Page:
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http://www.capitalpress.com/main.asp?SectionID=67&SubSectionID=616&ArticleID=50913&TM=85948.77

(Newell Grain Growers Association) Manager helps even out co-op's ups and downs
Greenbank revives grain co-op in area troubled by battle for irrigation water

by Jacqui Krizo for the Capital Press

Ron Greenbank, manager of Newell Grain Growers Association, inspects a handful of white wheat from a 6,000-ton pile.
Ron Greenbank
Occupation: General manager of Newell Grain Growers Association near Tulelake, Calif., in the Klamath Basin

Age: 54

Hometown: Tulelake, Calif.

Education: Bachelor's degree from Oregon State University in agronomic crop science

Family: Wife, Jill; son Spencer, a high school senior; and daughter Lexie, a high school sophomore

Tulelake, Calif. - Ron Greenbank's dream was to return home and give to the farm community that he loved.

Greenbank received his bachelor of science degree from Oregon State University in agronomic crop science, where he studied plant breeding, crop production and agribusiness.

"I felt, with my agricultural degree, I had something to offer the area," he said. With his interest in different aspects of crop production, he became general manager of Newell Grain Growers Association in 1980 at the age of 25.

Greenbank's father was the Modoc County ag commissioner, and his grandfather, Earl McFall, had received a homestead in 1938. His other grandfather had helped build the Klamath Reclamation Project on the former Tule Lake.

"I wanted to be part of this kind of community, but you about needed a parent farming to actually farm," Greenbank said. "This was my way to participate in agribusiness and their way of life."

Farmers formed Newell Grain Growers Association in 1954. The grower-owned cooperative helped them become more competitive in the market. The co-op also offered centrally located storage bins and group insurance for members.

During his tenure, Greenbank and the co-op have weathered many crises and changes.

In 2001, the Bureau of Reclamation shut off irrigation water to 1,100 Klamath Project farmers to save the water for endangered fish. With water rights "appurtenant to the land" written into their deeds, many farmers did not believe the shut-off could happen and were not prepared. Without adequate water, most could not grow crops that year, and many went bankrupt.

"When people don't have guaranteed water, the banks don't want to loan," Greenbank said. "We had to find another bank."

Another challenge is fluctuating grain prices and yields.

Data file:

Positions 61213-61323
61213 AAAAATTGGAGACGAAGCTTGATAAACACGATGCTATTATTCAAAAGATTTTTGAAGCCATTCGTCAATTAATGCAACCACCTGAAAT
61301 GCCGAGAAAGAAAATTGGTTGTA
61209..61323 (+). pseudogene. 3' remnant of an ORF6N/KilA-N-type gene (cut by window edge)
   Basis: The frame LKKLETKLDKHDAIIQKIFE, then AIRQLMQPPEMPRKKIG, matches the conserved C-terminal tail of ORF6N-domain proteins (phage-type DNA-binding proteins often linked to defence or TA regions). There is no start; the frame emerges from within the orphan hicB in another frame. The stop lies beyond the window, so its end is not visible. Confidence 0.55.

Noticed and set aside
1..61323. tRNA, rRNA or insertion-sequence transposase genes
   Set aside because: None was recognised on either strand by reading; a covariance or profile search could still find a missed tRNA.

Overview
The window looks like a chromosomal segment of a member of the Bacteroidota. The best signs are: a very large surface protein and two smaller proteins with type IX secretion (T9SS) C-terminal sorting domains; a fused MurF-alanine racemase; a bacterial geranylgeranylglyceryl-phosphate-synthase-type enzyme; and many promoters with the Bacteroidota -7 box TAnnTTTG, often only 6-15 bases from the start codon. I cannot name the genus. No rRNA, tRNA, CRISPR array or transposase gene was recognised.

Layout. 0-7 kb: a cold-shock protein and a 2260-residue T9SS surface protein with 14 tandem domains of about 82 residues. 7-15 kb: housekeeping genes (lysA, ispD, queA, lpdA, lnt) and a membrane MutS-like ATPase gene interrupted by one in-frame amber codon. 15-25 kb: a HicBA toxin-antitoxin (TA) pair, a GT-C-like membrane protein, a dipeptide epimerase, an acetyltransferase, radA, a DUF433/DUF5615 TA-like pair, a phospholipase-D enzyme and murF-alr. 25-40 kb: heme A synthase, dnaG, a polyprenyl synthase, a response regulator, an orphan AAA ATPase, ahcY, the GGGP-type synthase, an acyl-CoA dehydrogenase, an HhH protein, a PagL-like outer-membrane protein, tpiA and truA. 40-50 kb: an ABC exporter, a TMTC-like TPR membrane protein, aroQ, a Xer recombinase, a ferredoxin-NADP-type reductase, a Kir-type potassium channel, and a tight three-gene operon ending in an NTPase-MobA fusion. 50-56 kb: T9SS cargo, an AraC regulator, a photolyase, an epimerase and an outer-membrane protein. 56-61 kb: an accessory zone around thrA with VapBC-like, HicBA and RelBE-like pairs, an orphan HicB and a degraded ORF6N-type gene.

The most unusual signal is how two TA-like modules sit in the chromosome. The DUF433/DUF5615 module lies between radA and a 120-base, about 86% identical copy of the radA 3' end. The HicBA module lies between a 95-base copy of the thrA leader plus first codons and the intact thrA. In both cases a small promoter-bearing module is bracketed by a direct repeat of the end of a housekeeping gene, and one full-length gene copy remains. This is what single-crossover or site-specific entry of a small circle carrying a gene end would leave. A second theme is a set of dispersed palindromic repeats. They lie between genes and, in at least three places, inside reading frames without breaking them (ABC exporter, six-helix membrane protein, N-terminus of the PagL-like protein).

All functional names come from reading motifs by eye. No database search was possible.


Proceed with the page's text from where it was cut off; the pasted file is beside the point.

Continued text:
He said the co-op's highest tonnage was 36,000 tons in 1983, and the lowest was about 12,000 tons in 2001.

He said less grain was grown between 1996 and 2001 because low potato prices forced many farmers to switch to hay, which stays in the field seven years. That meant there was less ground for the usual grain-potato rotation.

Even with the recent spike in wheat prices, generally low grain prices have presented a challenge.

"We couldn't go back to prices of two or three years ago at $80 per ton grain," Greenbank said. "Our expenses are up $300-400 per acre to produce grain. The prices must be $115-$120 per ton to break even. The power rate is increasing 2,500 percent. Fuel has nearly tripled from three years ago. Our fertilizer is produced by fossil fuel; the cost is way up for spray rigs and gas. Cost of renting land is up."

Bill Heiney, president of Newell Grain Growers board of directors, said when the prices went downhill, some of their buyers went out of business, breaking contracts.

"Ron stuck with us and the co-op paid off," he said. "Ron did a good job marketing."

He said Greenbank had to find another way of doing business to deal with the costs, expenses and membership. One was to increase the volume of grain.

In 1954 there were 80 people bringing in grain. Now there are 150 members, but only 15 harvesting grain.

"We began accepting non-members, and this year we have more non-member grain than ever before," Greenbank said. "Grain is the cheapest crop to grow, and a good rotation crop. We try to get non-member grain for volume; the more grain we run through, the less cost per ton."

Heiney said Greenbank kept the co-op together with his education, management skills and people skills.

"Ron has a great rapport with the buyers," he said. "The tanks are always in good shape; everything's clean and well taken care of."

He said Greenbank sells throughout the year, getting the growers a good price.

"He has developed a top-notch seed program, where the co-op sells clean seed to their members at cost," Heiney said.

Greenbank's philosophy is: "Keep your eyes open to any alternatives. Don't take huge risks.

"We try to get a high average price," he added. "We make sure everyone is on the same page. I inform the board members and work with them on when to sell."

Member John Prosser said Greenbank talks with the growers about the grain varieties and helps them decide what to grow.

"The elevator is open seven days a week to serve the member to get his crop in, as late as you want," Prosser said. "And they treat every grower equally."

He said he likes the tradition of family farms, and he's glad he lives out in the country, "But it's a lot more fun when the prices are higher."

Freelance writer Jacqui Krizo is based in Tulelake, Calif.

E-mail: krizohr@cot.net

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